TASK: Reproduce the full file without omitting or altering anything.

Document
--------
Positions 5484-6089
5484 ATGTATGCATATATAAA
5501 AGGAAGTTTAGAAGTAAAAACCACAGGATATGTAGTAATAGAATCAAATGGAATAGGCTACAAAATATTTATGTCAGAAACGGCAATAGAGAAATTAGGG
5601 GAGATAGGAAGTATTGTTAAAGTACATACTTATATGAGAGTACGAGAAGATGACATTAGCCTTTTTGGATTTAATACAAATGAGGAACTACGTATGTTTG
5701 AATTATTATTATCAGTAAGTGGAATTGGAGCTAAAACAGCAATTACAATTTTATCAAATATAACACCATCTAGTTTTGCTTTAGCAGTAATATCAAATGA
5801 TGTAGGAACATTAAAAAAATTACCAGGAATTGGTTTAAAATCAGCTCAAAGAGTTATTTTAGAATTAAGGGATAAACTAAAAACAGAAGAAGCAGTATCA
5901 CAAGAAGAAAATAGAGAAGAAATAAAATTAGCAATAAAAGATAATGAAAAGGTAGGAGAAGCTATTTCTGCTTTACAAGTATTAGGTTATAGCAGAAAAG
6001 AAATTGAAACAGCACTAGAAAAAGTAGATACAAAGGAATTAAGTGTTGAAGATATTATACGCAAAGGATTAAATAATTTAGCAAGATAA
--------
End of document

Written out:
Positions 5484-6089
5484 ATGTATGCATATATAAA
5501 AGGAAGTTTAGAAGTAAAAACCACAGGATATGTAGTAATAGAATCAAATGGAATAGGCTACAAAATATTTATGTCAGAAACGGCAATAGAGAAATTAGGG
5601 GAGATAGGAAGTATTGTTAAAGTACATACTTATATGAGAGTACGAGAAGATGACATTAGCCTTTTTGGATTTAATACAAATGAGGAACTACGTATGTTTG
5701 AATTATTATTATCAGTAAGTGGAATTGGAGCTAAAACAGCAATTACAATTTTATCAAATATAACACCATCTAGTTTTGCTTTAGCAGTAATATCAAATGA
5801 TGTAGGAACATTAAAAAAATTACCAGGAATTGGTTTAAAATCAGCTCAAAGAGTTATTTTAGAATTAAGGGATAAACTAAAAACAGAAGAAGCAGTATCA
5901 CAAGAAGAAAATAGAGAAGAAATAAAATTAGCAATAAAAGATAATGAAAAGGTAGGAGAAGCTATTTCTGCTTTACAAGTATTAGGTTATAGCAGAAAAG
6001 AAATTGAAACAGCACTAGAAAAAGTAGATACAAAGGAATTAAGTGTTGAAGATATTATACGCAAAGGATTAAATAATTTAGCAAGATAA